If you are poor and unlucky enough to have been caught with barely dried biltong from a stolen cow, chances are you will be appearing on Btv news within 24 hours with still unconsumed evidence spread out at your feet. If you were part of a gang, you will be lined up in a column and your humiliation shown from all camera angles. On the other hand, if you are rich and also steal cows, there will no media cameras when the meat is recovered from the refrigerator.
The odd Honda Fit and “mouth cavities that scream” (direct Setswana translation that describes yearning for the soft and salty joy of meat) appear to have driven up stocktheft. In what appears to be ongoing campaign to fight that type of crime, a good many cattle-herders have been nabbed by the police and paraded on state media, namely Btv and the Botswana Daily News. Some street drug dealers and electronic equipment thieves have also been subjected to the same treatment. This shaming ritual show is not unique to Botswana. Someone caught with what they imagined to be expertly concealed stash of cocaine at Bangkok Airport definitely ends up on national TV. In the United States, suspects ÔÇô including rich ones like a Hollywood producer who is alleged to have sexually harassed anything with a heartbeat within a heartbeat, are routinely made to take a perpetrator walk ÔÇô or “perp walk” as it is more commonly known.
Those who have sought to align the perp walk with virtue claim that it yields tactical benefit to law enforcement in that it sends a message that no one is above the law, deters criminal behaviour, encourages witnesses to come forward and restores public confidence in the efficacy of law enforcement. On the other hand, there are those who have condemned the perp walk as gimmickry that turns justice into mere spectacle. Writing in The New York Times, John Tierney said the following: “It honours the police, sells papers, boosts television ratings and entertains the publicÔÇöall at the expense of a person who is supposed to have the presumption of innocence.”
The latter argument was actually made by a Nigerian judge who declared the parade of suspects before the media illegal and unconstitutional, precisely because courts would not have made any pronouncements on guilt or innocence of suspects. The judge was presiding in a case in which a man suspected to be a member of a gang of armed robbers was paraded before journalists. However, he was later exonerated, whereupon he successfully sued the state. The judge ruled that this shaming ritual “makes nonsense of the applicant’s right to presumption of innocence as enshrined in the constitution of the Federal Republic of Nigeria and leaves much to be desired in the administration of justice system in the country.” It is highly likely that some of the people who have been shamed on Btv will also be exonerated.
However, the Botswana parading goes beyond this legal point because only one socio-economic class has been subjected to public shaming on TV ÔÇô the poor. Senior police officers giving commentary on Btv about suspected being paraded never actually say “Today we have caught five poor men who stole a cow …” but a pattern that has emerged clearly shows that only the poor are subjected to this treatment. Some prominent people in Botswana (some of them leaders) have been accused of heinous crimes but never once have the police paraded them on TV. Late last year, Btv showed dramatic pictures of three young professionals accused of money-laundering P250 million from the National Petroleum Fund being bundled into law enforcement vans. To the extent the media parade of suspects is structured that was certainly not it. The different law enforcement agencies involved in the matter had not provided an opportunity for the media to photograph the suspects. If the shaming is applied uniformly, all the property that NPF suspects (thus far presumed innocent until guilty) would have been publicly displayed. If anyone bought a house in Italy with the money, he should have been made to pose for Btv cameras with a blown-up picture of the house. Whether he actually did buy the house with such money is not an issue – that he should be treated the way cattle thieves are is.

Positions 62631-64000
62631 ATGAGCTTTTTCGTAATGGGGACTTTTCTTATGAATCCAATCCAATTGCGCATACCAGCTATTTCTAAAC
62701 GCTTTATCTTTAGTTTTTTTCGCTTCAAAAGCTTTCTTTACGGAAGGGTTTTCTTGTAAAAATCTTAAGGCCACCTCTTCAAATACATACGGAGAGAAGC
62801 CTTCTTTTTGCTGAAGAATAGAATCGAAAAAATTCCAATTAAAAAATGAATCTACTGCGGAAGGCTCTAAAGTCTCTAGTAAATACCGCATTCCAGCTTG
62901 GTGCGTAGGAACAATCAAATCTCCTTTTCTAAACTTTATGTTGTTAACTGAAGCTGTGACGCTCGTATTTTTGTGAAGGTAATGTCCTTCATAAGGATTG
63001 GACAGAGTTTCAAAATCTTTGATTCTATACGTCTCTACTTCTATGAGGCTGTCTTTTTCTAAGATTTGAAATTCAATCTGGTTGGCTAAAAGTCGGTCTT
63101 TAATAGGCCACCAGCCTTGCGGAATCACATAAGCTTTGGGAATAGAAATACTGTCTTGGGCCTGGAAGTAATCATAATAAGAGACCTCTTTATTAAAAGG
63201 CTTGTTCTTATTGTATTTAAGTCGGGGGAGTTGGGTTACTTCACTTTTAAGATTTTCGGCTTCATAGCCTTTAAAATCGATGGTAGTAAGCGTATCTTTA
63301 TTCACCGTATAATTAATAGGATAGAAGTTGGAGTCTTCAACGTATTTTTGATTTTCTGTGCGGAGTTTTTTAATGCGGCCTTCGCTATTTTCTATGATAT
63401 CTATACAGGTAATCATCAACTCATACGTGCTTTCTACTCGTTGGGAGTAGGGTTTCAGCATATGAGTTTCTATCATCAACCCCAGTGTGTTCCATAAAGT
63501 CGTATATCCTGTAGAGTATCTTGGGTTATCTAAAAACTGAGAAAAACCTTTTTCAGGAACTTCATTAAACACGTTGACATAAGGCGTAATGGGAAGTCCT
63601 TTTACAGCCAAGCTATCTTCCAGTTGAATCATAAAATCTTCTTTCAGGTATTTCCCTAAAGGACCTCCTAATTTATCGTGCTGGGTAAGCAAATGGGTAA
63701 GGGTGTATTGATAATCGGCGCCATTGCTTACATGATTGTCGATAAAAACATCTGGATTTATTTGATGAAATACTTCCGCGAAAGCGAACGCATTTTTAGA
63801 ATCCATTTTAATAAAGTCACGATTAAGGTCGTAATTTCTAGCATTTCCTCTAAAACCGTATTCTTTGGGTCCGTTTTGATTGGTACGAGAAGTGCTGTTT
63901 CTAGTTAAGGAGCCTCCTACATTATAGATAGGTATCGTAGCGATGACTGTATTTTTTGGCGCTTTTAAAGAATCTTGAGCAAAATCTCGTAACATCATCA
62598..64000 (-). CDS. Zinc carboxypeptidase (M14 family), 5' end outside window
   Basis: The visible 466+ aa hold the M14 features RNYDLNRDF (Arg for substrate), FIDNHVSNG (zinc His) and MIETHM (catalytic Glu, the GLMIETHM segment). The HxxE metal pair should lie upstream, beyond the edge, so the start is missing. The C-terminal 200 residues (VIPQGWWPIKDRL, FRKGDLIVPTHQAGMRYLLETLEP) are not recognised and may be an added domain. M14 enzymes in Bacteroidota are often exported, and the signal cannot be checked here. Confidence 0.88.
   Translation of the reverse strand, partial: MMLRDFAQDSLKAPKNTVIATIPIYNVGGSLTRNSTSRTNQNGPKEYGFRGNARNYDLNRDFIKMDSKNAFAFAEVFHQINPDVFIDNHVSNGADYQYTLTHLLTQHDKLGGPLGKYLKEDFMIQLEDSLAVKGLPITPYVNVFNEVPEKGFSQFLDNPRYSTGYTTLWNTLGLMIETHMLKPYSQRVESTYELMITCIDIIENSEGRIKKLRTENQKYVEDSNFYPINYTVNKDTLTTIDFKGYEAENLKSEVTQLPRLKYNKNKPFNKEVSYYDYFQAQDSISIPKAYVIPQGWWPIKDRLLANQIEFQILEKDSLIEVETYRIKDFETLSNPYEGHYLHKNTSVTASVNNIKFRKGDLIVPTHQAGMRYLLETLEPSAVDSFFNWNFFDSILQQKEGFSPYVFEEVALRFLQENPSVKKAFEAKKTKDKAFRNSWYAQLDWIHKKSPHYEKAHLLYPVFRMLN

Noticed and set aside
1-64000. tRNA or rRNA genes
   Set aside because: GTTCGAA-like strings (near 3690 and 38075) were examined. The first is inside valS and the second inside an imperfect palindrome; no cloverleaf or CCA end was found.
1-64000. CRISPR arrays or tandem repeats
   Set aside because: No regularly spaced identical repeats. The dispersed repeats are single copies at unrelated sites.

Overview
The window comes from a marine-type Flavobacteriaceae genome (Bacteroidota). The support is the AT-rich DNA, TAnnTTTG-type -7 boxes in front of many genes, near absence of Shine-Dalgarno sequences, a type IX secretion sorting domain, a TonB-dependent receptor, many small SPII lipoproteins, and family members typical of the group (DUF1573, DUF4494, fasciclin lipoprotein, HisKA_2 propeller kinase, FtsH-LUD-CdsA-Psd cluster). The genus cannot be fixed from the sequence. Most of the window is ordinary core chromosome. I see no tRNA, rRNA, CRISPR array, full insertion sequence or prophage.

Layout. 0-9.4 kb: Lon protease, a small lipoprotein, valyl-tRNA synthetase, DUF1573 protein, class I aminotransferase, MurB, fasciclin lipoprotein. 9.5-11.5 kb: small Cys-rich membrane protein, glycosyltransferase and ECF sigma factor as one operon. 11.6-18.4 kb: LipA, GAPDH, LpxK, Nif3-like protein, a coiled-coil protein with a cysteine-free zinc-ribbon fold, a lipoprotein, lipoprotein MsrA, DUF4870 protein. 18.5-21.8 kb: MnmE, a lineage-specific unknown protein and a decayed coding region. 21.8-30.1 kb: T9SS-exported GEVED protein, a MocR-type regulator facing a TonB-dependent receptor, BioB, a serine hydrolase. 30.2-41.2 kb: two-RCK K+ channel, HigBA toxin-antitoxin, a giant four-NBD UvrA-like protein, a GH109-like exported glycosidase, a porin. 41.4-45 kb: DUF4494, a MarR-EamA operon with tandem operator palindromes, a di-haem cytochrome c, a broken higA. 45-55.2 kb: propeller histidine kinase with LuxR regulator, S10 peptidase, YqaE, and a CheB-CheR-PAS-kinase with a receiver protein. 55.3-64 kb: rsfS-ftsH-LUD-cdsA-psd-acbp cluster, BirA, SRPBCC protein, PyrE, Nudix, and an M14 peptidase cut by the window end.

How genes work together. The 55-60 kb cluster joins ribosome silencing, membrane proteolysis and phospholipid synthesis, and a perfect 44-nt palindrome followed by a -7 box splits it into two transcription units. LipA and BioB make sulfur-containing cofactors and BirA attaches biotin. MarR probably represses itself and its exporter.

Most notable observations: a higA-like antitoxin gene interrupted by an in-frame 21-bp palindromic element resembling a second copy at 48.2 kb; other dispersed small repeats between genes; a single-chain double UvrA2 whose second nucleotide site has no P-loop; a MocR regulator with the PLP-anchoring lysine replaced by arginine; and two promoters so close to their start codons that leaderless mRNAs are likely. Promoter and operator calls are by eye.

Crime is an economic security threat and in any society, it is the rich who pose a greater threat than the poor. The combined value of property that was stolen by all the criminal suspects who have appeared on Btv comes nowhere near the P250 million that was allegedly tricked out of the NPF – or the billions of pula that are routinely tricked out of government coffers through public procurement processes. If media parades of suspects is at all a way of safeguarding economic security, then these parades should be focused on a socio-economic group that poses greater economic security threat.
BPS is doing something a lot similar to what the Directorate on Corruption and Economic Crime (DCEC) used to do a few years back. DCEC would take out paid advertisement to publish the names of suspects in newspapers. Over time, a deeply disturbing pattern emerged: the suspects were ordinary people. A spokesperson gave what sounded like a perfectly legitimate explanation: according to him, the publication of the names served as feedback to sources who had tipped the directorate off who might otherwise have been frustrated that their effort had not borne fruit. However, what complicated this explanation was that sources who had spilled the beans on the rich and powerful were not provided similar feedback because the names of the latter were never published.
Tragically, the media ÔÇô which should champion social justice ÔÇô is also complicit in this atrocity because the police use it as a vehicle to shame people who have not been found guilty. In the particular case of Botswana’s, the media is being co-opted in a venture that entrenches class discrimination.